PESPD'S EDUCATION MYTHS
Over the weekend I had a traumatic blogging experience. As the school year has wound down, I've read a number of posts by teachers who found the end of the school year very stressful. On Saturday, I read a post by Anonymous Teacher, who expressed those same feelings, and I decided to comment. Anonymous Teacher is in her first year, and I've been teaching for 32, so I thought I'd wow her with my wisdom. In the comment, I said that the school year always gets easier for me as it goes along, in part, because I always have some non-performers who drop out of my class and go to the ALC.
Ms. H. from Teaching in Texas was not impressed. In a response to my comment, she lambasted me! She implied that I am a lousy teacher and human being, she said that she hoped she would never become as jaded as me, and she sarcastically referred to me as "Public Education's Self-Proclaimed 'Defender'." Ouch!
I wanted to explain myself, so I responded to her in another comment on Anonymous Teacher's site. I wanted to make absolutely sure that Ms. H. would see it, so I also copied it and put it on Ms. H's. site. When I checked later, I found that she had deleted it. I guess she let me know what I can do with my olive branch. Ouch again!
This experience, along with a book I am reading by Jay Greene, has inspired me to start a series of posts that I will title PUBLIC EDUCATION'S SELF-PROCLAIMED DEFENDER'S EDUCATION MYTHS. Part of my problem with Ms. H. was that I didn't explain myself very well in the first place, but another part of the problem is that we have different beliefs.
There are certain things that, according to college classes and workshops, teachers are supposed to believe. But my experience tells me that some of these things aren't true. In Jay Greene's book, which seems to be another blast at public education, he says that there are certain things that the public believes about public education that aren't true. The public believes these things because of propaganda from special interests (teachers and teachers' unions). Thus, his book, EDUCATION MYTHS. But I've found that Greene, in making his argument, presents some of his own beliefs as facts, and these "facts" also don't square with my experience. So during the next few weeks, I plan on addressing some things that teachers and the public are supposed to believe about public education that I believe are wrong. So here to wet your appetite are PESPD's EDUCATION MYTHS:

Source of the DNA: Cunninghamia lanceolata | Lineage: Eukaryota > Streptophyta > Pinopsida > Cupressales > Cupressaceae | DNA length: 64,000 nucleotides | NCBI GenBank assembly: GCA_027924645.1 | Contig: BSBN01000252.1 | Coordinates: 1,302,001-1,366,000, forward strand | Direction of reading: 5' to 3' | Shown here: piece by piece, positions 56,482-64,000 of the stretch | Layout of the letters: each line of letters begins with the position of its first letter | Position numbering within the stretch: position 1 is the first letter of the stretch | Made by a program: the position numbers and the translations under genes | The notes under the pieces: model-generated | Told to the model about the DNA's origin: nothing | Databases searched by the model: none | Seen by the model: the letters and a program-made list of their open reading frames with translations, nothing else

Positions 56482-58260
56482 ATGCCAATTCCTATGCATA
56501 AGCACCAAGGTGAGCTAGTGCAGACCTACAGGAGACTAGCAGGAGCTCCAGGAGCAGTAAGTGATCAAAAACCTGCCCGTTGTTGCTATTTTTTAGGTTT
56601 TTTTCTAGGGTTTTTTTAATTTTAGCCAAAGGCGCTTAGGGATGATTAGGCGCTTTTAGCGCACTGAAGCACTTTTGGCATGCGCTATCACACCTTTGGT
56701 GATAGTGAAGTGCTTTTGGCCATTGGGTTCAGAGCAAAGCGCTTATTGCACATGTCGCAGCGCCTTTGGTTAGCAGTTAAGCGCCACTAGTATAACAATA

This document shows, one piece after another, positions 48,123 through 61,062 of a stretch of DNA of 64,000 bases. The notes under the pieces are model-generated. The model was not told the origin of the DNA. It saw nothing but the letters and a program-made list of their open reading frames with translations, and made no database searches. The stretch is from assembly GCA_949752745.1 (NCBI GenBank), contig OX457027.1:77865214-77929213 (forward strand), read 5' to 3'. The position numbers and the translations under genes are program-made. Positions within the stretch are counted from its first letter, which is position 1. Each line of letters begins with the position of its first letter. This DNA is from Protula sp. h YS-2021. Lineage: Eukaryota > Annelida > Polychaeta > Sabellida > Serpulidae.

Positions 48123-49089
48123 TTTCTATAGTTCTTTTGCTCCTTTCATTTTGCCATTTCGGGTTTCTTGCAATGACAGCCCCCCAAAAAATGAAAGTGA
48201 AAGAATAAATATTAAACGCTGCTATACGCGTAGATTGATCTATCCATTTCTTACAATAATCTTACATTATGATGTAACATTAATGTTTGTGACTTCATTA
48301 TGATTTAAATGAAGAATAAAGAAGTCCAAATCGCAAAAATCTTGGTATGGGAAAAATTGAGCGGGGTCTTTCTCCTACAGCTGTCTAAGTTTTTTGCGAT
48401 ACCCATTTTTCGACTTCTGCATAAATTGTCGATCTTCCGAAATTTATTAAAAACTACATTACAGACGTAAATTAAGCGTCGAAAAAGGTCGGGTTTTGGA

1. When a student fails, the teacher has failed.
2. The American people demand high standards from their schools.
3. Education should be a right of every student.
4. All high school aged kids should be encouraged to stay in school.
5. The key factor in the learning that takes place in any classroom is the quality of the teacher.
6. The key factor in determining a student's performance is his or her academic ability.
7. God is not allowed in public schools.
8. Teachers lack incentive to do a good job unless they are held accountable.
9. Public schools will improve if we use vouchers to force them to compete with private schools.
10. Because of our poor public education system, we are falling behind other nations.
I reserve the right to revise this list as I go along. After all, it's my blog and my posts. But don't worry, I won't delete you. There's nothing worse than being deleted. Now, if only I could remember where I put that olive branch!